Chicago to house workers in relative comfort,
believing happy workers were more productive. The
Pullman Company controlled aspects of life in the
town, and criticism was not tolerated.
George Pullman
A Mixed Legacy
  • Critics
  • Business tycoons were robber barons who
    profited unfairly by squeezing out competitors.
    They lived lavish lifestyles from their
    ill-gotten rewards.
  • Proponents
  • Business tycoons were captains of industry who
    used their business skills to make the American
    economy more productive. That in turn made the
    American economy stronger.

Mass Marketing
Retailers looked for new ways to maximize their
Household goods were targeted toward women, who
made most of those purchasing decisions.
Wholesome images were used to convey a sense of
purity. Brand names helped customers remember
products. The convenient department store
emerged, providing a variety of goods. The stores
bought in bulk, passing the savings on to the
Mail-order companies gave rural dwellers access
to a huge variety of goods. The Sears, Roebuck
and Company catalog was 507 pages. Customers made
their selections, sent in the payments, and
waited for the merchandise to arrive.
Workers Organize
  • The Main Idea
  • Grim working conditions in many industries led
    workers to form unions and stage labor strikes.
  • Reading Focus
  • What was the relationship between government and
    business in the late 1800s?
  • What were working conditions like for industrial
  • How did workers seek change?

Government and Business
  • Hands-off policy
  • Government did not interfere with business in the
    late 1800s, but as corporations expanded and
    gained power, that policy began to change.
  • Controlling the giants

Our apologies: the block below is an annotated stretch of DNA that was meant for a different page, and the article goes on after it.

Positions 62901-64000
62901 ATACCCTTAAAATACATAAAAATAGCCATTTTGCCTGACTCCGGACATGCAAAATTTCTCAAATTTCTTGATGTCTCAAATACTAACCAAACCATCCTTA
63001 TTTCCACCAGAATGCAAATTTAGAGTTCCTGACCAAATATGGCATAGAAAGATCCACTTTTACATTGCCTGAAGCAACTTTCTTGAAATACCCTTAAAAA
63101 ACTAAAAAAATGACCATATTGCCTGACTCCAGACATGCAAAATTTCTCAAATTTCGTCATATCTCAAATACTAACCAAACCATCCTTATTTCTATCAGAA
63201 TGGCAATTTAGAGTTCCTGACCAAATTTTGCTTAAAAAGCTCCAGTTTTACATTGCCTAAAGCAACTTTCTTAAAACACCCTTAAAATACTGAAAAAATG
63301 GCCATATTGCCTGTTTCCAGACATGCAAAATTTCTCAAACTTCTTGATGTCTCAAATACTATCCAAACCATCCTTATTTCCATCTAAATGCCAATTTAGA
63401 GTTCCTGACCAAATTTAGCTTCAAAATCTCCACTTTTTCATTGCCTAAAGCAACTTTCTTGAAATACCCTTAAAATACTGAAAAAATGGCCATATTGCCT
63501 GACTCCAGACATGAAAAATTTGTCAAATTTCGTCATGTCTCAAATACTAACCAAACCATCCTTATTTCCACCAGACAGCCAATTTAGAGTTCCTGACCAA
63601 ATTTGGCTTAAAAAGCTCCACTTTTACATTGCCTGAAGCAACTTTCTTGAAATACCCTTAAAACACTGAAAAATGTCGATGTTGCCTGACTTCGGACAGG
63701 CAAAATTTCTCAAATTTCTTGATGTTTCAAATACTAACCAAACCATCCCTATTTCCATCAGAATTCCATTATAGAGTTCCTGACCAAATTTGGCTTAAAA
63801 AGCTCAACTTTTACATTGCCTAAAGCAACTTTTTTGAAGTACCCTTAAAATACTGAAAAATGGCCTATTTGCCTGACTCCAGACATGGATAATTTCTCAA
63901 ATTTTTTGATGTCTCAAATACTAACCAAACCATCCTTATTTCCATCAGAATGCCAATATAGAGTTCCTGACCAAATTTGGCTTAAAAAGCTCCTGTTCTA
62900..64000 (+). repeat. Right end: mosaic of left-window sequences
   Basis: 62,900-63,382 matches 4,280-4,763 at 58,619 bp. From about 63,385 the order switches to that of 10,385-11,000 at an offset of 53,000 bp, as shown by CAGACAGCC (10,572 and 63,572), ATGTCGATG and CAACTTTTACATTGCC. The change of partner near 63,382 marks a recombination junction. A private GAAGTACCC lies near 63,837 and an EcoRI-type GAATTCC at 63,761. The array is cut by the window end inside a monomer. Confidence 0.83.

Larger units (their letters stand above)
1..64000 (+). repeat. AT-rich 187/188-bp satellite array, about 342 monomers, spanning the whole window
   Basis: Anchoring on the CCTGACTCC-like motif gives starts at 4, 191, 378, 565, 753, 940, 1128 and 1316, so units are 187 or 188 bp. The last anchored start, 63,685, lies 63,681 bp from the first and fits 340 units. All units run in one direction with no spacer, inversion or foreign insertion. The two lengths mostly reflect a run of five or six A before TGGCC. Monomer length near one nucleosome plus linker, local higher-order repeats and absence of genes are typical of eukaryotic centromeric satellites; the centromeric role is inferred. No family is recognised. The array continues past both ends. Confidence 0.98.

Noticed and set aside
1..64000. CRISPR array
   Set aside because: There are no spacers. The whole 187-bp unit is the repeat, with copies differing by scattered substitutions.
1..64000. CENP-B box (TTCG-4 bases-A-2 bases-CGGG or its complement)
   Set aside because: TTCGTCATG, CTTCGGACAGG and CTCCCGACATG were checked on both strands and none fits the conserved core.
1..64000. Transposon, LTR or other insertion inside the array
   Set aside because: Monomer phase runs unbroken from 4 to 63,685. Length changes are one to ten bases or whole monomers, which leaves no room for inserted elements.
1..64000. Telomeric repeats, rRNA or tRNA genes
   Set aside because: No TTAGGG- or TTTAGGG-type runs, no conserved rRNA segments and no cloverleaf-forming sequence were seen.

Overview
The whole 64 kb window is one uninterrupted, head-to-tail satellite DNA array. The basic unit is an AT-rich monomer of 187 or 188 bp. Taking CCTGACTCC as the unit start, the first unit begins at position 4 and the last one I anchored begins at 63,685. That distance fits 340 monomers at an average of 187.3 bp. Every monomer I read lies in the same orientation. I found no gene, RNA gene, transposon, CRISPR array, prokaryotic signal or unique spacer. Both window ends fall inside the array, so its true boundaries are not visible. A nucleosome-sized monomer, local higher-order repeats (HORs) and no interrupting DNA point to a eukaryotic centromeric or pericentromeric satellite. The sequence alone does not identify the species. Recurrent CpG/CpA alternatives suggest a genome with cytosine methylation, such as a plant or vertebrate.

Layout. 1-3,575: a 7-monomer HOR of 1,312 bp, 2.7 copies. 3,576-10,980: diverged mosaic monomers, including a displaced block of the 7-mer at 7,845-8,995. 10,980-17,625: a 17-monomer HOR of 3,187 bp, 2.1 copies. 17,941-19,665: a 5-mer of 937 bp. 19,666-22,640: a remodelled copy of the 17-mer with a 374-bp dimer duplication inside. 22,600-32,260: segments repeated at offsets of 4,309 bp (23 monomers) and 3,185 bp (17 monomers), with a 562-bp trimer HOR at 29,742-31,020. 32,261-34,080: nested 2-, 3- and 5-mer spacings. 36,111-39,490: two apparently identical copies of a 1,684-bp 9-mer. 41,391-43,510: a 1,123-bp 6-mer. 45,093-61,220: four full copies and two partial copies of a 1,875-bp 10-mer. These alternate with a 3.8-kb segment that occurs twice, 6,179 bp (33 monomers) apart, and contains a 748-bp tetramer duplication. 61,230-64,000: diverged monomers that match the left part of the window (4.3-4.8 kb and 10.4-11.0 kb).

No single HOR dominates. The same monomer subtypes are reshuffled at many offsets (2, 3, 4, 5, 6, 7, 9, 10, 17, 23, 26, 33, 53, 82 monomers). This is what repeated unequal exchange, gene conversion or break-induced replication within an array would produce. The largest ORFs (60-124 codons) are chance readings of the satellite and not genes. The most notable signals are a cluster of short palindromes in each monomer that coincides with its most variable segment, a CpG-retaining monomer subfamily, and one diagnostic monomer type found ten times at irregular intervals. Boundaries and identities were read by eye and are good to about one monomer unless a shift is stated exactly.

• The Sherman Antitrust Act was passed in 1890,
    making it illegal to form trusts that interfered
    with free trade. It prohibited monopolies and
    activities hindering competition.
  • The law was vague, however, and it was seldom
  • Workers
  • The government paid less attention to workers,
    who scraped by on small wages. By 1890, 10
    percent of the population controlled 75 percent
    of the nations wealth. The rich were very rich,
    and many industrial workers made less than 500
    per year.

Industrial Workers
  • The workforce
  • Many factory workers were immigrants or rural
    Americans moving to the cities for jobs.
  • The best jobs went to native-born whites or
    European immigrants.
  • Less well-paying jobs were open to African
    Americans, as household help or laborers.
  • By 1900, one in six children between the ages of
    10 and 15 held factory jobs.
  • Working conditions
  • Most unskilled laborers worked 10-hour days, six
    days a week.
  • They had no paid vacation and no sick leave.
  • Speed of production led to terrible accidents.
    Injured workers were replaced.
  • Sweatshops were common. These cramped workshops
    set up in shabby tenement buildings were common
    in the garment industry.

Workers Seek Change
In 1794, Philadelphia shoemakers formed a trade
union. Over decades, unions formed for skilled
trade workers, but they remained small and local.

Early organizing
After the Civil War, things changed. The Knights
of Labor formed in 1869. Under the leadership of